This is the second post in a two-part series about tattooing your Jersey calf; please click here to read the first post.
Prepare your tagging equipment
Choose a tag set for your calf and record the identification number (the 8 or 9 digit number above the herd number) on the calf's registration application or in your farm records. When you register her, it will be her registration number as well.
The identification number on your calf's tags are required to match her registration number, so if you are tagging a calf that was registered with tattoos (remember that Jersey Canada allows you to register a calf with tattoos or tags), phone Holstein Canada and order replacement tags for her that match her registration number.
Remove the black insert from your tattoo pliers and store it in a safe place (like your tagging box). You will place the female tags beneath the metal clip on the tagging pliers, and the male tags on the pin. After placing the tags on the tagging pliers, remember to clean them with a cotton ball or pad wet with the disinfectant of your choice, or dip them in a small jar of disinfectant.
These are replacement tags for Gaymar Jester Fancier. She lost one of her tags and the other one is broken, so I ordered replacement tags for her. As you can see, the tag identification number matches her registration number. Tags that are lost from everyday wear and tear are replaced free of charge.
Prepare your calf
I find that tagging, like tattooing, takes at least two people (one to restrain the calf and one to tag), so I always ask one of my brothers or sisters to give me a hand. If no siblings are handy when you tag, I recommend that you ask a friend or neighbour to assist you.
After your calf is restrained, you will want to clean the inside of her ears with a soft cloth or paper towel wet with plain water, and then with a cotton ball or pad wet with the antiseptic of your choice. If you tattooed your calf, double check her tattoos after you clean away the dirt and dried tattoo ink.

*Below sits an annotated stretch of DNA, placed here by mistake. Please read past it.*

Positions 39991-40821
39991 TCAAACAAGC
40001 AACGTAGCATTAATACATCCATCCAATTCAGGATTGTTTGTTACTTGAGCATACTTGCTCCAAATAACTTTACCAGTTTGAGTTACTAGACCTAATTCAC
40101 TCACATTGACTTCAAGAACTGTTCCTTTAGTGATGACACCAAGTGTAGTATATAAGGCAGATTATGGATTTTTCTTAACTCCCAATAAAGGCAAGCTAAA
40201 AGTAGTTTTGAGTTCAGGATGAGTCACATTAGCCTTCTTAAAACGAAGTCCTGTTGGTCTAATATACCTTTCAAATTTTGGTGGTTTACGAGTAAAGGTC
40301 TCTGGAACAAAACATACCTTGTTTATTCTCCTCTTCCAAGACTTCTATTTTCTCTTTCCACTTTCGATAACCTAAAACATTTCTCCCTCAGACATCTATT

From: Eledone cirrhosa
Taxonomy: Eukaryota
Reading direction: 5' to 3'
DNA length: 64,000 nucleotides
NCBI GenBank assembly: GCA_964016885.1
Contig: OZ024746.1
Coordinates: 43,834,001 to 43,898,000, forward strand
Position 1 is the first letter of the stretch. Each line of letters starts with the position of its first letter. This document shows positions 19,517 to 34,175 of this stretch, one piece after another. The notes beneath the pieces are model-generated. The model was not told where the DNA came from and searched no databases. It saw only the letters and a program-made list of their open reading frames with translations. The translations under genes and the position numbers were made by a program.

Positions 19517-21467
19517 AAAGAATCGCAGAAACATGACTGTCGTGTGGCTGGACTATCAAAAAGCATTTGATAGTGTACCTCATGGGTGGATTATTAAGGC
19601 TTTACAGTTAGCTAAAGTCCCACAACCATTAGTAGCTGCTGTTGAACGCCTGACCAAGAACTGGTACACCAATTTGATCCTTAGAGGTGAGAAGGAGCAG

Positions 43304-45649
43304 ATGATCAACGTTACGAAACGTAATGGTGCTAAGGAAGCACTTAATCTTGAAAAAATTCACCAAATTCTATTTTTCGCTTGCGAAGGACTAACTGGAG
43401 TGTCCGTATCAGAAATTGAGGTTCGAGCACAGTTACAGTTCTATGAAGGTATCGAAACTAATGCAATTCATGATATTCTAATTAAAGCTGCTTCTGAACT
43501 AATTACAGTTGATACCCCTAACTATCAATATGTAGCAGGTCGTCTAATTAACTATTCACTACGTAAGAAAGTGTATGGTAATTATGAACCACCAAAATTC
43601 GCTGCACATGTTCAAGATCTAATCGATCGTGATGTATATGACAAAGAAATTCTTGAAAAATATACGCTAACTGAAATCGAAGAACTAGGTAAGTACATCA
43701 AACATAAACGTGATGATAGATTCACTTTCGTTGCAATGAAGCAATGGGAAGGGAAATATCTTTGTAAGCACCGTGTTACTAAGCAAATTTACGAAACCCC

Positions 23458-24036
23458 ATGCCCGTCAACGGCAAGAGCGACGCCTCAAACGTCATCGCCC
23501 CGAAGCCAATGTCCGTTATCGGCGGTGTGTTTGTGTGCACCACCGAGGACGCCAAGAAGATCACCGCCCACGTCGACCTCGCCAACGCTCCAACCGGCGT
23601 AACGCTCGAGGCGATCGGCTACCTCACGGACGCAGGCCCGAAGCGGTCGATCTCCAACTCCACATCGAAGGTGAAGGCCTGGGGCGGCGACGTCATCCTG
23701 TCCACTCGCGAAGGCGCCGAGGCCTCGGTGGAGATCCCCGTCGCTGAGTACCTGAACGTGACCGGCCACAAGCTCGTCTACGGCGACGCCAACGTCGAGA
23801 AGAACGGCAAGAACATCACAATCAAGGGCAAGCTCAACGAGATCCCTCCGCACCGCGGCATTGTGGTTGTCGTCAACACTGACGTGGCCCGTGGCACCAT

The RFID button/junior panel back tag is placed in the right ear with the herd tattoo letters, and the large panel front/large panel back tag is placed in the left ear with the animal number and year letter. Remember that the calf's ears are reversed when you are facing her (her right ear is on your left and vice versa).
The tags are placed between the two ribs in the calf's ear, below the tattoo. If you tattooed your calf between the two ribs instead of above the top rib, be careful that you do not damage the tattoo when tagging your calf.
Divide the calf's ear in thirds; you want to place the tag in the first third of the ear closest to her head, where the ear is thicker for a tighter fit. Always place the female tags in the ear, where the curl of the ear keeps the RFID button and the black caps on the female tags from catching on things and ripping the tags out.
I always tag the right ear first, with the RFID button/junior panel back tags. Ask your assistant to keep the calf from squirming while you squeeze the pliers, and when they are in place count to three...one...two...three...and squeeze on three. Squeeze the pliers firmly so that the two tags lock (there will be a little 'click'), but not so tightly that the tags are damaged or pinch the calf's ear. After the tags are locked, release the pliers and slide the metal clip off the female tag.
Next, I tag the left ear with the large panel front/large panel back tags. The left ear is harder as the tags are larger, and I find it works best if the female tag is on a 45 to 90 degree angle to the pliers.
When you are finished tagging, double check that the right tags are in the right ears and are locked but not too tight.
Congratulations! You've finished tagging your first calf! You'll find that tagging, like tattooing, gets easier every time.
I love to share stories and tips from living on my farm in Enderby where I raise Jersey cows and Nubian goats and make cheese. I work part time at the Enderby Museum, and enjoy reffing minor hockey, teaching cheese making workshops, and reading. Click here to read my bio.